[JSPS Short-Term Fellowship] Locating urban service facilities: new algorithms and applications for continuous location problems

  • Byrne, Thomas (Principal Investigator)
  • Suzuki, Atsuo (Co-investigator)

Project: Research Fellowship

Project Details


The problem of finding optimal locations for service facilities is of strategic importance. The optimal placement of a fire station could save a forest from destruction, that of a hospital could save numerous lives, and that of a supermarket could save thousands of minutes in customers’ travel times. Although an increasing number of models have been proposed, an adequate representation of demand is often crucially neglected. In most models customer demand is assumed to be discrete and aggregated to a relatively small number of points. However, in many applications the number of potential customers can be in the millions and representing every customer residence as a separate demand point is usually infeasible. Therefore it may be more accurate to represent customer demand as continuously distributed over some region.

Furthermore, the region of demand and the region over which a facility can be feasibly located are often assumed to be convex polygons. However, this supposition is not realistic for real-world applications. Moreover, in urban settings the predominantly used straight-line distance does not adequately represent the realised distance for the customer. Further problems arise when we introduce non-traversable areas (e.g. rivers or parks) since this fundamentally alters the way we measure distances between facilities and their demand.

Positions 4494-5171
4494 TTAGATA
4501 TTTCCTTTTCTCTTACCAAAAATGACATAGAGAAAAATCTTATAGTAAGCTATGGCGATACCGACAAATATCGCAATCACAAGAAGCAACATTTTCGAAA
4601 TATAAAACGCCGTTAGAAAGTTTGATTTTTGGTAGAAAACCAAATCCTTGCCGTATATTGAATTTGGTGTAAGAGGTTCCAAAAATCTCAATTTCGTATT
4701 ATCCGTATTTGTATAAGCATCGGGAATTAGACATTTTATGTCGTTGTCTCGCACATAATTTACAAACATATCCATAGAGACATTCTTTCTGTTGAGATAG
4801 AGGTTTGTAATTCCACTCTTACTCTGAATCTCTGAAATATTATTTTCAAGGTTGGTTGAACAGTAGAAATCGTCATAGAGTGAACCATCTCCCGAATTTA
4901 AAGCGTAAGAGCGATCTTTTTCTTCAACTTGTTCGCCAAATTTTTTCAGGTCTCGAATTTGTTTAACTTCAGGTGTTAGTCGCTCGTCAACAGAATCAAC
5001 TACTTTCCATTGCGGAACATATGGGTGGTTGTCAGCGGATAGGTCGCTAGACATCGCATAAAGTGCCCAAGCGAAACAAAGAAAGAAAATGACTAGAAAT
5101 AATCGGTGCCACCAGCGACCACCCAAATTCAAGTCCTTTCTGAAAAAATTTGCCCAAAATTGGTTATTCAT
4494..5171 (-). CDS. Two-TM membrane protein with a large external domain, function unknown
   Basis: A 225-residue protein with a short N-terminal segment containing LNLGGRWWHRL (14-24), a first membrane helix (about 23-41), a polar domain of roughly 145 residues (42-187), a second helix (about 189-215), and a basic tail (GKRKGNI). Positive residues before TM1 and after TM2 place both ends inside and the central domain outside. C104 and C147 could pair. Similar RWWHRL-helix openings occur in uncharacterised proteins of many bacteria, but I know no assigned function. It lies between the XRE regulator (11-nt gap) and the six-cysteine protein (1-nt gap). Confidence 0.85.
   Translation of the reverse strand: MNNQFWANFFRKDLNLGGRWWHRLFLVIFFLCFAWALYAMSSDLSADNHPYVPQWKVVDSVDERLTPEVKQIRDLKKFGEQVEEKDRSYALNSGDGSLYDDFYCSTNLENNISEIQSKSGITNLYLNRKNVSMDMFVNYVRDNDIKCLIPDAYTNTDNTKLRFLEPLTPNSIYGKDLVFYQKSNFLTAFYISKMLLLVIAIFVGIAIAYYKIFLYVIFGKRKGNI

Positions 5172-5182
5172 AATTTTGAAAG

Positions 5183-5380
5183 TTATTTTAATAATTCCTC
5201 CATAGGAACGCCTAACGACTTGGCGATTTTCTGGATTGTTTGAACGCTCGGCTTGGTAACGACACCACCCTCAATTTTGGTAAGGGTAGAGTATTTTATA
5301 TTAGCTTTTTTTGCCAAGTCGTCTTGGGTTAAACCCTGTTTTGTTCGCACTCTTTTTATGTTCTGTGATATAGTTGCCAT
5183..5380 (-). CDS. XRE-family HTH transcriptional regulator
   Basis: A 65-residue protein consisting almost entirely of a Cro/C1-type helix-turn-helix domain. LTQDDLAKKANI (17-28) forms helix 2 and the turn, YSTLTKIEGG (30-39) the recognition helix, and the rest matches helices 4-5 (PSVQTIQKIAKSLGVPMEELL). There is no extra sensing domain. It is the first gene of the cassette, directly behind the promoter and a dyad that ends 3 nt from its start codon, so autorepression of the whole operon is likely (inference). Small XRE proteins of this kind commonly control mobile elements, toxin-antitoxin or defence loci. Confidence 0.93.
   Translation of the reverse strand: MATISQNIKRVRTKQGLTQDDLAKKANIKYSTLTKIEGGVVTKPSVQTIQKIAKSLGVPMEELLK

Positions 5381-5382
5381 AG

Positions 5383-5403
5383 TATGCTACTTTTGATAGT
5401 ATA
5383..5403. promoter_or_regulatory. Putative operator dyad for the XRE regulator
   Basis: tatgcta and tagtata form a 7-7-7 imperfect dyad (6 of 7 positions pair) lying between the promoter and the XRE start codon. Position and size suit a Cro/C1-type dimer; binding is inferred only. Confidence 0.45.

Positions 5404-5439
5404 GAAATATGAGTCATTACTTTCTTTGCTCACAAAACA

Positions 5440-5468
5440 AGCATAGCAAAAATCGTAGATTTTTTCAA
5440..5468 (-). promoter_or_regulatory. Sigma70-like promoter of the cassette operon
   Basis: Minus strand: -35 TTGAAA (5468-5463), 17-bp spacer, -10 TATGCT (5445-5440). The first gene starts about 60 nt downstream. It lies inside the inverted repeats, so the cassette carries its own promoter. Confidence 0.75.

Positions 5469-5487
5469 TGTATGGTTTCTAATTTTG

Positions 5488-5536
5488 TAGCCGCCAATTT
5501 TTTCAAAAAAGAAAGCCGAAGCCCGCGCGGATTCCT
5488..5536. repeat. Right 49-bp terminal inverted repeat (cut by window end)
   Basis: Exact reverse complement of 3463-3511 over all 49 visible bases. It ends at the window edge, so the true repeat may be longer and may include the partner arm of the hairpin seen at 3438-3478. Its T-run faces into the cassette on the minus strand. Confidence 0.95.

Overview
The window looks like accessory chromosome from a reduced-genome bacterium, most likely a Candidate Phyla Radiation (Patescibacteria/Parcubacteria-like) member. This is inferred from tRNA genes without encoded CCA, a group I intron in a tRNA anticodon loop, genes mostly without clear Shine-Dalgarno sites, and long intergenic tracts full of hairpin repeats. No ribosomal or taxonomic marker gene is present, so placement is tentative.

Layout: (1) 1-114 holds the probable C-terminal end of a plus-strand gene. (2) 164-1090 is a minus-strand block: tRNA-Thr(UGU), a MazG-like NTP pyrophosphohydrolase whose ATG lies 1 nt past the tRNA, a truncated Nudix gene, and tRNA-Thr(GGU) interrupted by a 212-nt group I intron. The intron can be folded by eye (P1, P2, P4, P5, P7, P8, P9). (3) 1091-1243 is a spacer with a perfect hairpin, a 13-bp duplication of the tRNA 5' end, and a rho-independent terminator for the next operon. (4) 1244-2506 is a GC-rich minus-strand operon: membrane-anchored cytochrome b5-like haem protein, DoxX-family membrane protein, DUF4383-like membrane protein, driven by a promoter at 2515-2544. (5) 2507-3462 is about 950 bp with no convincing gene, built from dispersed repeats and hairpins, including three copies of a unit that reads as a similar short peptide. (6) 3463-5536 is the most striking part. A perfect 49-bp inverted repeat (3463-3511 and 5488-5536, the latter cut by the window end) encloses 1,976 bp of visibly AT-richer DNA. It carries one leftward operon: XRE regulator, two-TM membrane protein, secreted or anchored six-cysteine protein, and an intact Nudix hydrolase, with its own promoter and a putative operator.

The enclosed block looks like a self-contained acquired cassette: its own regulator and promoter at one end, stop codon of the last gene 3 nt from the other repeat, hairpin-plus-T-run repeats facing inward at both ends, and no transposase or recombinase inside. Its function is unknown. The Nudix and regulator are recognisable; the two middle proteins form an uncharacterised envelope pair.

Bringing together results from my PhD and recent work by Professor Suzuki, our goal is to plug the hole in such models by extending existing facility location algorithms to work with this continuous demand distributed over an arbitrary area using a more appropriate measure of distance for real-world applications. This will not only produce more applicable results but also increase the focus of academics onto these very relevant, but unjustifiably ignored, restrictions to such facility location problems, whilst bridging the gaps between academic communities since disciplines such as geometry, calculus, and algebra are also required.
Effective start/end date25/04/2224/04/23

UN Sustainable Development Goals

In 2015, UN member states agreed to 17 global Sustainable Development Goals (SDGs) to end poverty, protect the planet and ensure prosperity for all. This project contributes towards the following SDG(s):

  • SDG 9 - Industry, Innovation, and Infrastructure
  • SDG 11 - Sustainable Cities and Communities


Explore the research topics touched on by this project. These labels are generated based on the underlying awards/grants. Together they form a unique fingerprint.
  • Nanzan University

    Thomas Byrne (Visiting researcher)

    25 Apr 202224 Apr 2023

    Activity: Visiting an external institution typesVisiting an external academic institution